Renal ArteriographyRenal arteriography, also known as renal angiography, gives your doctors a way to see the blood vessels in your kidneys. Your blood vessels a...
- Auto Immune Conditions
- Bladder & Kidney Health
- Brain & Nervous System
- Care Transitions
- Dental Health
- Emotional Health
- Eye Health
- Falls Prevention
- Financial Planning
- General Safety
- Health Care Basics
- Healthy Living
- Hearing Loss
- Heart Health
- High Blood Pressure
- Life Transitions
- Lung Health
- Men's Health
- Nutrition & Weight Management
- Pain Management
- Preventive Health
- Sexual Health
- Stomach & Digestive Health
- Stress & Anxiety
- Women's Health
Renal arteriography, also known as renal angiography, gives your doctors a way to see the blood vessels in your kidneys. Your blood vessels are not visible on an X-ray. This can make it difficult for your doctors to get an accurate image of them.
In an arteriography, doctors inject a special kind of dye into your blood vessels. This dye, also called contrast material, shows up on the X-ray.
Doctors then take an X-ray of your kidneys and can see the dye. This allows them to effectively see your veins. They will be able to see blockages, clots, narrowing, and other problems.
Arteriographies can be done on many parts of the body. The term “renal” refers to your kidneys, so a renal arteriography is one that highlights your kidney’s blood vessels.
In general, your doctor will ask you not to eat or drink anything for approximately eight hours before your renal arteriography. Your doctor’s exact instructions may vary, so make sure to find out how long he or she wants you to fast before the procedure. In some cases, you may need to begin your fast as early as the night before your procedure.
Tell your doctor about any medications you are taking. This includes herbal preparations and over-the-counter medicines. Even some medicines that seem harmless can affect the procedure or your body’s reaction to the dye. Aspirin, for example, can affect your blood’s ability to clot. Your doctor may tell you to temporarily stop taking some or all of your medications before the procedure.
You should also tell your doctor if you have allergies to:
- any medications
- iodine substances
- any anesthetics
- contrast dye
If you are pregnant or breastfeeding, make sure that your doctor knows in advance. While the low levels of radiation involved in this procedure aren’t usually considered harmful, your doctor might decide that it is too risky for a developing fetus or for mother’s milk.
When you arrive for the procedure, you will need to sign a consent form and change into a hospital gown. Your doctor will also instruct you to remove any jewelry.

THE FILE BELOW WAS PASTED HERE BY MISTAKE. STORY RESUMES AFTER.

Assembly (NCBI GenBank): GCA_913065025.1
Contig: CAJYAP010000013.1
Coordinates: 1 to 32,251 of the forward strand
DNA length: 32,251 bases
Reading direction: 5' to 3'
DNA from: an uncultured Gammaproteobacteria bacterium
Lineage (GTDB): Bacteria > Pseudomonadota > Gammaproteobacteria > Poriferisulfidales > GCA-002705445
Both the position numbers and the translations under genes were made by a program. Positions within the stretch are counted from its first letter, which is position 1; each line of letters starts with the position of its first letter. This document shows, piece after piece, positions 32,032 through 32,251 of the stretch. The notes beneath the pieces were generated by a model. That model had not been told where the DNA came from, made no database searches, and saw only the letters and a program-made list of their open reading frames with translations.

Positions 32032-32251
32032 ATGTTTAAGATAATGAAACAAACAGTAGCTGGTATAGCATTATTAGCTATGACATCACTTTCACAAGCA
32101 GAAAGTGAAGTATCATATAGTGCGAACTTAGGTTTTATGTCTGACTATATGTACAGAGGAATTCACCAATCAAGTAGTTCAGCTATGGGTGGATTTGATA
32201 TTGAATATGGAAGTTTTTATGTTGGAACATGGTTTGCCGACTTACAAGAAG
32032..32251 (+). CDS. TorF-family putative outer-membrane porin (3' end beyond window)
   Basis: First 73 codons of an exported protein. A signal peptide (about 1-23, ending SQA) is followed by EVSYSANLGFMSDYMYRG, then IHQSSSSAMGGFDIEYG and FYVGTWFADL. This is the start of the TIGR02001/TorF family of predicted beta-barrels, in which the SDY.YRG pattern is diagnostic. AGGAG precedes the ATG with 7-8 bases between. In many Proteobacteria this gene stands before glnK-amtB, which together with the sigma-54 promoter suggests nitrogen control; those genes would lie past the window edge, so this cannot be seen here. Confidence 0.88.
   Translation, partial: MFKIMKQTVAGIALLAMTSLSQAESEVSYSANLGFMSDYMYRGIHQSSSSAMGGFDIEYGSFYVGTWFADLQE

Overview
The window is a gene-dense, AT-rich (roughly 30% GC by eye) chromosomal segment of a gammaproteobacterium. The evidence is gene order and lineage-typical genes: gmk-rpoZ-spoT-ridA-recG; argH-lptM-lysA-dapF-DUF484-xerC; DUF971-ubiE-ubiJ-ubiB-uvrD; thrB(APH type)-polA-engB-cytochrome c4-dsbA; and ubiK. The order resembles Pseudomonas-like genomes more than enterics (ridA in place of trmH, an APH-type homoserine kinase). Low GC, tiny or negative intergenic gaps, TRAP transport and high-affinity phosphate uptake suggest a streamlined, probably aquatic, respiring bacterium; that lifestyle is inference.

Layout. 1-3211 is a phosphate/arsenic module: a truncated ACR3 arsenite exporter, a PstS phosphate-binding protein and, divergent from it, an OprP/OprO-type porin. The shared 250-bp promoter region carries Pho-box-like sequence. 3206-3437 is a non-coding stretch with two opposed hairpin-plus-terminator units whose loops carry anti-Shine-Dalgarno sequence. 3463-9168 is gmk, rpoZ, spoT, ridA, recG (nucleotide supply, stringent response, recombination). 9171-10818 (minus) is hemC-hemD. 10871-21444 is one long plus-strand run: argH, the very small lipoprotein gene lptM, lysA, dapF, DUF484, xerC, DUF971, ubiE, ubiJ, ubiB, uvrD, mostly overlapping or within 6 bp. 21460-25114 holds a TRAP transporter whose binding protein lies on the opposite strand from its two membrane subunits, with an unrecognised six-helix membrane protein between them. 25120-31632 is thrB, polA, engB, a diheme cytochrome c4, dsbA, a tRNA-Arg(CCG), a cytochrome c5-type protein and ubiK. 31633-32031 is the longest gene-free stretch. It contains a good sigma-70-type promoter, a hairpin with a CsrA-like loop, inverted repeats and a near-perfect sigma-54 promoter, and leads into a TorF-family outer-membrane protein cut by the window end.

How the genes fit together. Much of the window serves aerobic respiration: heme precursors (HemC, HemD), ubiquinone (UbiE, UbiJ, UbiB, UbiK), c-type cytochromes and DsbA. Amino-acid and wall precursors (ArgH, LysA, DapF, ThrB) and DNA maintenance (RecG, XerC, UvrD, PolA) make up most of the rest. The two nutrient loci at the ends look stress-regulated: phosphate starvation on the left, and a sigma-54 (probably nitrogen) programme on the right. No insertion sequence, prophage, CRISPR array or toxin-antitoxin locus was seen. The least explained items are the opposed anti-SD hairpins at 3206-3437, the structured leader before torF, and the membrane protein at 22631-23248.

In most cases, you will receive a sedative before the procedure. This sedative will help you relax, but it will not make you completely unconscious.
Your doctor will then insert a narrow tube into an artery. This tube is called a catheter. This is the tube through which the dye will eventually be injected.
Before injecting the dye, however, the healthcare provider must get the catheter into the right position. He or she does this by carefully guiding it through your blood vessels until it reaches your aorta.
When the catheter is in position, your healthcare provider will inject the dye. He or she will then take multiple X-rays as the dye travels through your blood vessels. The dye makes the vessels appear on the X-ray, allowing your doctor to see if there are blockages.
Your healthcare provider will typically perform this procedure if you have problems with the blood vessels in your kidneys. Possible problems include:
- blood clots
- abnormal structural issues
- spasms in the vessels
- high blood pressure in the vessels
- widened blood vessels
If you have kidney disease or kidney failure, your doctor may perform this procedure to help monitor your condition. He or she may also use this test to assess the extent of these conditions.
In some cases, your doctor may choose to treat a problem during this procedure. For example, if he or she finds a clot or tumor, medication may be injected on the spot to help treat the issue.
This is a fairly safe procedure. Serious complications are rare.
Most doctors believe that the radiation levels involved in the test are safe. The radiation may be more of a risk for a developing fetus, which is why you must tell your doctor if you are pregnant.
There’s a chance that you will experience an allergic reaction to the contrast material used in this procedure, but allergic reactions are rare.
There is a small chance that you will have other complications. Possibilities include:
- blood clots
- nerve injury
- damage to an artery
Edited by: Nancy McCaslin
Medically Reviewed by: George Krucik, MD
Published: Jul 23, 2012
Last Updated: Oct 9, 2013
Published By: Healthline Networks, Inc.
- Renal angiogram. (n.d.). Medical University of South Carolina. Retrieved July 20, 2012, from http://www.muschealth.com/gs/TandPcontent.aspx?pageid=P07721
- Renal arteriogram. (n.d.). Johns Hopkins Medicine. Retrieved July 20, 2012, from http://www.hopkinsmedicine.org/vascular/procedures/renal/
- Renal arteriography. (2012, June 5). National Institutes of Health. Retrieved July 20, 2012, from http://www.nlm.nih.gov/medlineplus/ency/article/003781.htm